Sami is right when he states “Only he has the power to change his country’s image in the eyes of its neighbours“, and in this I am not even mentioning his valid reason of “All Qatar needs to do is walk away from Hamas and Yousuf Al Qaradawi“, which would have been a good idea any day of the week. Qatar has a few more options, options that they did not even realise that they had. There is a case to be made to revamp Al Jazeera TV’s editorial policy. Yet as it is speaking to the hearts and minds of Muslims (to a larger extent), I would not be able to give proper advice in that place, what does matter is that non-Muslims know what Al-Jazeera is, yet in reality those people do not know what EXACTLY Al-Jazeera is and that could be a small task, easier rectified and it starts on their own website. Not the flaccid minute under the heading of ‘about us‘. That current part of 200 words with the ‘Who we are‘ is so minute, so none telling that is overlooked with the mere blink of an eye. The words there “Launched in 1996, Al Jazeera Arabic was the first independent news channel in the Arab world dedicated to providing comprehensive news and live debate“, is laughter incarnate in my personal opinion! I am willing to bet a building on the fact that their 1996 was a challenge worthy of a small novel to say the least, so why not properly introduce Al-Jazeera to Muslims and non-Muslims alike? If Al-Jazeera is truly in 100 countries, the cheapest of solutions (read: SAP Dashboard) could add visibility to what is being offered, the network could grow through offering visibility using a mere BI consultant, which in all likelihood is already walking around in at least one of their 100 offices. In similar visibility they are presently (as their website indicates) not in France or the Netherlands, and perhaps at least in one office in one of the Scandinavian countries with the ability to offer local language support to thousands of Muslims. To the extent that this is PR that is massively cheaper than some PR offices offer and that is something Qatar would have in their own hands, working a social network with localisation. Interesting that that was not mentioned anywhere.

My ideas are directly reflective of the words of Sami Moubayed as he states “Somebody needs to whisper in the ear of the emir — and senior management at Al Jazeera — that they need to do a better job to polish their image; rather than spend millions on agencies in London and Washington, it’s far more urgent — and less costly — to do the job at home“, yet he does it in absence of directness or direct ideas on how to do it. I reckon that is fair enough, the man is a historian; he mostly lives in the past, not in the tomorrow. That is not an accusation; it is merely a factual realisation.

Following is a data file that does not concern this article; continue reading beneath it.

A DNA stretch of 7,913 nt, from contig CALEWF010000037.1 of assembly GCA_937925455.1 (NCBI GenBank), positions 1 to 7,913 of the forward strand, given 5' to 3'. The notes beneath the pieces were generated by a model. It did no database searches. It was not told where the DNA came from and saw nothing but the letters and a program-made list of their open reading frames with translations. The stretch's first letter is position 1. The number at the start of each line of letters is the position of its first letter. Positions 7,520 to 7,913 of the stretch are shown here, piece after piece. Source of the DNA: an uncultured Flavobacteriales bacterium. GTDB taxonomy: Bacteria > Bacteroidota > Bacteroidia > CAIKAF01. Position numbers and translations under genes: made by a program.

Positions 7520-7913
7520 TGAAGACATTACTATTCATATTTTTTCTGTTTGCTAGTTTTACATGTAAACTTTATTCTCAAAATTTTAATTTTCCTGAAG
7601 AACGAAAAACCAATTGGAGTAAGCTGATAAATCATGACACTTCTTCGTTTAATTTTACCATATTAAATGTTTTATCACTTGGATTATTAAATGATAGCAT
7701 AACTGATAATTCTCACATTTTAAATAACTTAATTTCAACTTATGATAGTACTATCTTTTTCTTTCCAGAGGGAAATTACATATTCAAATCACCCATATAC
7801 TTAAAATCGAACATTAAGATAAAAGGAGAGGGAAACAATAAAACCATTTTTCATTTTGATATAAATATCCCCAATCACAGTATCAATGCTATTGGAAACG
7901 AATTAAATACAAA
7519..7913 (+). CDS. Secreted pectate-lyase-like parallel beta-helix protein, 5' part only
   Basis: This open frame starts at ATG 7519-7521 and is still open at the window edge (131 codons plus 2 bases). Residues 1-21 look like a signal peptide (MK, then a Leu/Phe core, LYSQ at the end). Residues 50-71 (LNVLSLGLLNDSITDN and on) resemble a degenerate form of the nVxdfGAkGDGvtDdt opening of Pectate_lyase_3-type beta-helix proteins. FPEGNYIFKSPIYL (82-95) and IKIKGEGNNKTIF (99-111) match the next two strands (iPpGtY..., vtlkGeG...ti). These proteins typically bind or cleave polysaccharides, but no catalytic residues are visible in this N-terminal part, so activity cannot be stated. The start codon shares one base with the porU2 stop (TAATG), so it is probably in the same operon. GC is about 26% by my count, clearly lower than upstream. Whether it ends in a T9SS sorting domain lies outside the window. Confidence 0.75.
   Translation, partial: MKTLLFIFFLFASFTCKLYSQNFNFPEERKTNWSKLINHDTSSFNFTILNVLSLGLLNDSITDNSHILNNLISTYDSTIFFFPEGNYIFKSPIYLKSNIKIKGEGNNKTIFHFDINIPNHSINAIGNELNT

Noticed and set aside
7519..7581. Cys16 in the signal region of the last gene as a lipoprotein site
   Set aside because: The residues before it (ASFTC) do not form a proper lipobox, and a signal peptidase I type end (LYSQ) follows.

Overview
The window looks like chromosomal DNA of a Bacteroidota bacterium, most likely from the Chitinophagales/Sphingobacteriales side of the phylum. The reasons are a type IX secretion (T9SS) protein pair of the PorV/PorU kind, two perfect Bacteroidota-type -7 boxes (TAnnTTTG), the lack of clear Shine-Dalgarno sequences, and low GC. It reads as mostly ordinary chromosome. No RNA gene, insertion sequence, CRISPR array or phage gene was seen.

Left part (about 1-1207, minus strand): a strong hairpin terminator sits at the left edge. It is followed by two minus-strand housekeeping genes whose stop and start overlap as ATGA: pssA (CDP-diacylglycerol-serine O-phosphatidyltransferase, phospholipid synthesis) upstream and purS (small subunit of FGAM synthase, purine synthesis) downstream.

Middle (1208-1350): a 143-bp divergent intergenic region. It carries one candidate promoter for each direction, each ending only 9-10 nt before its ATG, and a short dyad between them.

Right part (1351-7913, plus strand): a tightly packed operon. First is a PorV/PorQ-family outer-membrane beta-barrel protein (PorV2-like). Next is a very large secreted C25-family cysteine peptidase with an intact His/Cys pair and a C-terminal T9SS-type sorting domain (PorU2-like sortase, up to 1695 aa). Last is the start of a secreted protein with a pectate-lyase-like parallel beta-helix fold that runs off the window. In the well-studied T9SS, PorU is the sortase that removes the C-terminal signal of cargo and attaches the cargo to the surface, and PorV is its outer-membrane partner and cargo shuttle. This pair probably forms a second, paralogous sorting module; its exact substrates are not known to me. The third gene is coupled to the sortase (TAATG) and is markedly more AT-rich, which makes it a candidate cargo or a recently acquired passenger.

In this, the strongest point he makes is seen with “After a wave of agony swept the Arab World since 2011, this doesn’t sell any longer throughout the region. In fact, it sounds and reads as cheap, cliché, and very outdated“, this is exactly why the entire dashboard is such a step forward, I noticed a few more issues. There would be a fair debate whether this is laziness, or mere editorial policy. A case could be made for either side, yet the issue remains.

As we say goodbye to the Al-Jazeera side, we need to embrace one more part in the article by Sami. When we revisit the title ‘Qatar PR blitz is fooling no one‘, I will argue that there is no fooling going on, the article reads nice, but it is not an ‘or’ situation, Qatar is in a ‘and’ situation, where they need to visit issues on inclusion and finding more options to visit, not choosing from some selection and there is a need to be clever about it because the cost and effect of $150,000 a month needs to be examined as how it was spend and what was gained. The question on rebranding politics is also up for grabs, is it about branding or making sure that the visibility is correctly vetted? These elements are not the same and the cause and effect here is also implicitly seen as we see the reactions from the 4 neighbours currently not happy with Qatar. In this, there is an additional part for me set in the issues from Saudi Arabia. I have not read the original reports (and my knowledge of the Arabian language can be rounded upwards towards 0%), yet the press on a near global scale have never given proper item by item view of all the elements, more important towards the evidence as the other 3 (minus the hacking UAE) have offered them with shown source intelligence. It would be so embarrassing if the other three plaintiffs are all depending on one and the same source (an unknown part and speculative from my side). I believe that open clear communication is a first step to resolve it. the fact that my glasses got initially tainted because Al-Jazeera was kind enough to start that day with voicing anti-Semitism through  broadcasting sermons by the spiritual leader of the Muslim Brotherhood, Yusuf al-Qaradawi, that was not a good day for Al-Jazeera in light of the stresses in Doha that day. This is exactly why reforming, or better stated editing the ‘powers to be’ within Al-Jazeera sooner rather than later.

For me, I have always been a fan of oversimplifying any issue, so when I look at the grievances now in play, if there could be talks and the three nations can name one item that would show the good intentions of Qatar, what would it be and could Qatar comply with these three items? You see, it might sound oversimplified, but the reality is that all large achievements start small, one step at a time. In that way, we are not enabling either Iran or Turkey (there are issues with some of their decisions), there is an open view of the matter at hand and there is movement in a stress reducing direction. If those three items would stop the blockades, there would be a first step in resolution and more important, as I personally see it, the risk of escalation, as two nations miscommunicate between two optional dinghies and send missiles in the wrong direction is definitely a good element to prevent. Consider the implications, if we see the choice from King Salman bin Abdulaziz Al Saud. Would the biggest issue of his kingdom be with the dissidents or with the Iranian connections?